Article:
The best point guard of his generation was switching teams, in his prime, to the Los Angeles Lakers … and only after the Celtics and Knicks failed to get him. Read that sentence again. It’s what Dan Gilbert and the other Overpayers Anonymous owners will never understand. In professional basketball, history trumps everything else. It’s not just about playing in Los Angeles. It’s about playing for the fucking Lakers. It’s about following the footsteps of Magic, Kareem, Wilt, West, Baylor and Shaq. It’s about Showtime, Nicholson, the yellow jerseys, the Laker Girls, even that awful Randy Newman song. It’s about that buzz before a big Laker home game, when the place is packed with celebs and eye candy, when you’re the best guy on the team, when you might as well be the king of the world. When these idiots complain about a “big market/small market” disparity, it’s almost like they never followed the league before they bought their teams. Of course there’s a disparity! What kid doesn’t grow up wanting to play for the Celtics, Lakers or Knicks?
Remember what pissed us off most about LeBron picking Miami over New York? It wasn’t just that he tried to stack the decks with a superteam; it’s that he walked away from New York, the city with the most basketball fans, the city with the biggest spotlight, the city that would have either made him immortal or broken him in two. He didn’t want it. He copped out. He could have picked loyalty (Cleveland) or immortality (New York); instead, he chose help (Miami). That killed us. We hated him for it. What was telling about Chris Paul’s choice was that he eschewed the Clippers (a safer basketball situation for him; he would have been able to grow with Eric Gordon, DeAndre Jordan and Blake Griffin) for the Lakers (a much more volatile basketball situation with Kobe’s miles and Bynum’s knees) for the simple reason that he wanted to be a Laker.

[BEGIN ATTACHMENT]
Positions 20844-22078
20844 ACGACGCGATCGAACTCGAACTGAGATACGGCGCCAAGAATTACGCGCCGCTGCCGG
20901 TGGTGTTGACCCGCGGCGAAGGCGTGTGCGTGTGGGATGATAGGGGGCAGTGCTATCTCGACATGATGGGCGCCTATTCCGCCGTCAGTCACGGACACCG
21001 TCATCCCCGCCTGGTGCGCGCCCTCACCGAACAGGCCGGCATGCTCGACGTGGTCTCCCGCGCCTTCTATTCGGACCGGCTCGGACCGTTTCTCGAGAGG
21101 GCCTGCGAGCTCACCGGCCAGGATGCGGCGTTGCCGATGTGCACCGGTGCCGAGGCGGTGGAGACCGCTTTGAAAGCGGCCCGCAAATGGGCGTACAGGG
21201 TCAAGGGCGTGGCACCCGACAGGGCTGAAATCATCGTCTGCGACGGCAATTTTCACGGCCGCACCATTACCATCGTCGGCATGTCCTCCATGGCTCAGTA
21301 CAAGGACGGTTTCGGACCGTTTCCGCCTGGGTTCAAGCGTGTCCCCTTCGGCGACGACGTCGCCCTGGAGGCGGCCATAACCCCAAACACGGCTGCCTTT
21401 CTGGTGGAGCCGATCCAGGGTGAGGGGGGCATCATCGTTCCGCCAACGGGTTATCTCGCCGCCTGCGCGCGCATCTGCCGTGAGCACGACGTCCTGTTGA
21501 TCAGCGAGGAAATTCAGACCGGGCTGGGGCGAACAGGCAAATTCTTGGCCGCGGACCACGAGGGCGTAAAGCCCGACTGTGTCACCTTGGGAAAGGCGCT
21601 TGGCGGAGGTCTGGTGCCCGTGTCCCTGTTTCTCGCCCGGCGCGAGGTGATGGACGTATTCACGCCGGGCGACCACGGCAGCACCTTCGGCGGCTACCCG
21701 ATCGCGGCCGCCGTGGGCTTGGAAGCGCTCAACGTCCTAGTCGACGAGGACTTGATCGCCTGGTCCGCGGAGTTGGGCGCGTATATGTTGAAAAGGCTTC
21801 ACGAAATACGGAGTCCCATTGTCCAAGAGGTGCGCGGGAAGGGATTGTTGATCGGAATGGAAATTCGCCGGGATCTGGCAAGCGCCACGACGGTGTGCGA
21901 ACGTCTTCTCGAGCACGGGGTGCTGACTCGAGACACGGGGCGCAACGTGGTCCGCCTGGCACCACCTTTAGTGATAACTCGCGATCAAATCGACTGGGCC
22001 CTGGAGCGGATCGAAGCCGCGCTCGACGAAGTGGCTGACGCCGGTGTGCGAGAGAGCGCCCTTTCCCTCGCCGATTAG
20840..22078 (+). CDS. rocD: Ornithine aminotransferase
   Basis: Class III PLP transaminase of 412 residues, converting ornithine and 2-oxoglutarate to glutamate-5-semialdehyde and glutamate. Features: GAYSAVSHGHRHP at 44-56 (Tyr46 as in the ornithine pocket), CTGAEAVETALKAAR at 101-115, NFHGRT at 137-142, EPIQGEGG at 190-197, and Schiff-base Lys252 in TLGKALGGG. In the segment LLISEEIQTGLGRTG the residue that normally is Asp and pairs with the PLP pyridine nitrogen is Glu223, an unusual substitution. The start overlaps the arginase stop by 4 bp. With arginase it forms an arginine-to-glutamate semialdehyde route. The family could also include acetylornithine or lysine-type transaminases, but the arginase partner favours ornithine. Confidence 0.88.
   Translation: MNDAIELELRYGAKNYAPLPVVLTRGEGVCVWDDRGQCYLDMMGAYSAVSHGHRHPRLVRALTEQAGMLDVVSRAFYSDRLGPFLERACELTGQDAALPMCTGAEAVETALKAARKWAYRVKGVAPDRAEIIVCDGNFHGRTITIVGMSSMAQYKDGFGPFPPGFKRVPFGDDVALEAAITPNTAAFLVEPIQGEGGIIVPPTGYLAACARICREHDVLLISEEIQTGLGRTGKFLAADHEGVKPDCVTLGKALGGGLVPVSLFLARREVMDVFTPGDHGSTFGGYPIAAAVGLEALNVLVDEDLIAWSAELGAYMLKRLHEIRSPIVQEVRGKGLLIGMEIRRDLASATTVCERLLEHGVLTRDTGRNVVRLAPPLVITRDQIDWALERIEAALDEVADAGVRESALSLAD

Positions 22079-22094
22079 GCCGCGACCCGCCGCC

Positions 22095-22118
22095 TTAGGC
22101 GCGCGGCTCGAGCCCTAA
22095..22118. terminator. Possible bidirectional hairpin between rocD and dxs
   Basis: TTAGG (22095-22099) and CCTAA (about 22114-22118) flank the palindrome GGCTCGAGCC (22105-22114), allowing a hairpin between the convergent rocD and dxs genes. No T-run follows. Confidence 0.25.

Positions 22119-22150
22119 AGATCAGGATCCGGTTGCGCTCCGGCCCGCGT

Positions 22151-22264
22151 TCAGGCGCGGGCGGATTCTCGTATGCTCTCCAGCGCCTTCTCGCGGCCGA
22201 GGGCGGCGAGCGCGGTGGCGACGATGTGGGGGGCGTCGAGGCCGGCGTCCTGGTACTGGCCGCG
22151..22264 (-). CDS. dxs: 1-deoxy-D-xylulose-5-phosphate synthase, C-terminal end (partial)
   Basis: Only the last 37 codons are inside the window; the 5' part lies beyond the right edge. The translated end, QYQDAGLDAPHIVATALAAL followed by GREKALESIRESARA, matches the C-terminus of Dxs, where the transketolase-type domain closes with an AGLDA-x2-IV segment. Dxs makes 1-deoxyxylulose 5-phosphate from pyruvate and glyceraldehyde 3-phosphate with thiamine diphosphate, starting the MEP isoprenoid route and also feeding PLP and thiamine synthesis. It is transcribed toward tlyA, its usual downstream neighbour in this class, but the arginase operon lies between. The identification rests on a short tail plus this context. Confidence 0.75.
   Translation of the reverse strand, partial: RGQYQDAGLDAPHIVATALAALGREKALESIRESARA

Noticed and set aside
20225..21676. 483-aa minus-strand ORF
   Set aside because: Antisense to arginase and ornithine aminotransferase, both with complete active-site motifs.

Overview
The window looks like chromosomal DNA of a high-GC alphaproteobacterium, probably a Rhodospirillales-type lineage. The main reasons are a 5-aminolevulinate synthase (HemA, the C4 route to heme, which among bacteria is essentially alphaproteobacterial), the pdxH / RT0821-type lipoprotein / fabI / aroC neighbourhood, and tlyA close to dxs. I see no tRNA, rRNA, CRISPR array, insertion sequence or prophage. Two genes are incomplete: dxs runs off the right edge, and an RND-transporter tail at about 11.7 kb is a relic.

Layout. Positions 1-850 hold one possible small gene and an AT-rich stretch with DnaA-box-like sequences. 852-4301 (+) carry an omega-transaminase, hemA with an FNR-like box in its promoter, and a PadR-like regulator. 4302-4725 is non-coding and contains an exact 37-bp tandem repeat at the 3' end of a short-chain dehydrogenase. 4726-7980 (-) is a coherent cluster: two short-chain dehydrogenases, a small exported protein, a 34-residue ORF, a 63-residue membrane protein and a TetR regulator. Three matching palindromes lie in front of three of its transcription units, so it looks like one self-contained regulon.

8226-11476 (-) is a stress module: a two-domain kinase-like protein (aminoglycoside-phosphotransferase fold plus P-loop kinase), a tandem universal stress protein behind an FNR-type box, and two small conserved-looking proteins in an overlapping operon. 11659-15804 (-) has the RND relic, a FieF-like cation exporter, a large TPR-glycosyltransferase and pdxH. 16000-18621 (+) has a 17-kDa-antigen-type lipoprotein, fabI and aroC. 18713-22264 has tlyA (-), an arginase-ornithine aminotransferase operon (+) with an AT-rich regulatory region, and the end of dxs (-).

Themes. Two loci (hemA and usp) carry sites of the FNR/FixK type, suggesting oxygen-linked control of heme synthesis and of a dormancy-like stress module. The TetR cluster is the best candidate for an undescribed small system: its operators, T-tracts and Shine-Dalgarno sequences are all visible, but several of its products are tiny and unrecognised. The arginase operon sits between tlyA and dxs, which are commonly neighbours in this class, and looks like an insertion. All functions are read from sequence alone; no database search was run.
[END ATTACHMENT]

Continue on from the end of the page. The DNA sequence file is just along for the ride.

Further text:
For the right players, it’s not about cities as much as teams, uniforms, histories, owners, fans, titles … and Chris Paul cares about the right things. He’s the best teammate in the league. As much as it killed me that my least favorite team landed him, the “basketball fan” side of me loved it. Chris Paul and Kobe Bryant … together? Playing across the street from my office? How cool was that? I remember when KG landed on the Celtics, one of my Lakers-fan buddies told me, “I hate KG and I hate the Celtics, but this is going to be cool.”
That’s how I felt about Chris Paul and the Lakers. If you love basketball — if you truly love it — you appreciated what was happening. And it had nothing to do with the Washington Generals. Believe me.
Of course, that’s not how December 8, 2011 will be remembered. Years from now, I won’t remember anything about that day except for David Stern losing control of his own league. Once upon a time, it was reassuring to look there and expect to see him, and darn, he was there. It was kind of neat. Those days are long gone. The National Basketball Association has lost its way. I feel like crying.
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